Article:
Homicide investigation in the digital era: The development and evaluation of a case-specific elements library (C-SEL)

Research output: ThesisDissertation (TU Delft)

Abstract

The homicide rate dropped globally in the last decades, while in the same period the percentage of unsolved homicide cases increased. At the same time technological developments have drastically changed our lives and little is known about how this influenced the process of decision-making within homicide investigations. Therefore, the aim of this research is to develop a methodology that supports homicide investigators in the collection, prioritizing and elimination of persons of interest using pieces of evidence, in the new digital era, in such a way that the methodology is effective, reduces tunnel vision and obeys the laws for privacy.Currently used methodologies that use pieces of evidence to manage persons of interest were applied to three recent real-world homicide cases to evaluate whether these methodologies effectively collect, prioritize and eliminate persons of interest. The potential of a general approach, relying on big data and data science, to limit the number of persons of interest to be incorporated in homicide investigation, was explored. Subsequently, a methodology to incorporate and prioritize persons of interest was developed based on literature and the knowledge and expertise of experts in criminal investigation. This case specific elements library (C-SEL) consists of twenty-four elements and twelve underlying factors that can be used for the incorporation and prioritization of persons of interest. This new developed methodology was evaluated and compared to the currently used methodologies, not only on the performance measures of effectiveness, but also on tunnel vision reducing properties and the obedience to the laws of privacy.C-SEL effectively collects and prioritizes the perpetrator in all three real-world homicide cases and showed better results compared to the currently used methodologies on the tunnel vision reducing character and on the obedience to the laws of privacy. These results provide sufficient leads to further validate the new developed methodology.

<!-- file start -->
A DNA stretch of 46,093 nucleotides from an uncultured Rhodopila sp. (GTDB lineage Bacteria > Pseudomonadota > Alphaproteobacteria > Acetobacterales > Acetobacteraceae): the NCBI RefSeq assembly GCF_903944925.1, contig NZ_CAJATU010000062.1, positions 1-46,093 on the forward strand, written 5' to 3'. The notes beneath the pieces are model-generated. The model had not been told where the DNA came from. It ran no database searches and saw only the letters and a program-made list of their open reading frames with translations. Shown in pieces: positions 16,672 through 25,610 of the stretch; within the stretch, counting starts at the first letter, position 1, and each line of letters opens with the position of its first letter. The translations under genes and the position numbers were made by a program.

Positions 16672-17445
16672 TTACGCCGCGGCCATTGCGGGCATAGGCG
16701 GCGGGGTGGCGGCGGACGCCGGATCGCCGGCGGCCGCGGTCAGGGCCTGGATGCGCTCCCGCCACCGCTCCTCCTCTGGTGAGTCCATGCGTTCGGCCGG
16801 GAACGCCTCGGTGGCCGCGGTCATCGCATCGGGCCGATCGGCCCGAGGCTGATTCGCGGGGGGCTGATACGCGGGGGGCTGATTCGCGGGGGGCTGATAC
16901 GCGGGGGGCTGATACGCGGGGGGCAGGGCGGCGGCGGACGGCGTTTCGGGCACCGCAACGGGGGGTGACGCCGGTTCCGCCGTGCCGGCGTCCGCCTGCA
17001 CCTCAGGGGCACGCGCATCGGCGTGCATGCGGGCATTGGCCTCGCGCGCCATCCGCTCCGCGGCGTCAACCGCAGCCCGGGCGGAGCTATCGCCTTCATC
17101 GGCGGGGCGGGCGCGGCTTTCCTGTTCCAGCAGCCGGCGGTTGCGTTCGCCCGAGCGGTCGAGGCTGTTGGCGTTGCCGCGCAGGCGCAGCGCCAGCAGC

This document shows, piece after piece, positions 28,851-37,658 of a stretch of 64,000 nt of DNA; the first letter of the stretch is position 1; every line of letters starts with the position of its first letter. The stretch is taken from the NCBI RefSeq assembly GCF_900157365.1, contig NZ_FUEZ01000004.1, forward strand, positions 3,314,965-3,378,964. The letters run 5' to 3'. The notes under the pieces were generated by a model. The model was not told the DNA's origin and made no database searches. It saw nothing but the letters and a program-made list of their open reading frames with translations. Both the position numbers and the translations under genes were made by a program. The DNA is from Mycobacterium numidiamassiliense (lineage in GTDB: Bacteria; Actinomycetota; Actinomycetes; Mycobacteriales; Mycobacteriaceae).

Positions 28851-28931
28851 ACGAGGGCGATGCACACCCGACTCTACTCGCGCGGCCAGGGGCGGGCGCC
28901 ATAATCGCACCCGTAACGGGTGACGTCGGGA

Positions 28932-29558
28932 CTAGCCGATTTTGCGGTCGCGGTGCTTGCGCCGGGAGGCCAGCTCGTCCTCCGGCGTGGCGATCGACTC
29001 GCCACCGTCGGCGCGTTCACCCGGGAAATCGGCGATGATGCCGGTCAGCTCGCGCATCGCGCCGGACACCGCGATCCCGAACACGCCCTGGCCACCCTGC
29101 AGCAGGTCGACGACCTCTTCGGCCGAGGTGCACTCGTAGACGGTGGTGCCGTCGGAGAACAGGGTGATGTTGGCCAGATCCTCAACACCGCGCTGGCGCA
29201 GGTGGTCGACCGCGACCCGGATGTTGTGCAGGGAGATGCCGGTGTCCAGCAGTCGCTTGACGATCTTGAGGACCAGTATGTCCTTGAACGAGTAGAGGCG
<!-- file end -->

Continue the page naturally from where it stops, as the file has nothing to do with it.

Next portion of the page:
Original languageEnglish
QualificationDoctor of Philosophy
Awarding Institution
  • Delft University of Technology
Supervisors/Advisors
  • van Gelder, P.H.A.J.M., Supervisor
Award date7 Oct 2021
Print ISBNs978-94-6416-794-8
DOIs
Publication statusPublished - 2021

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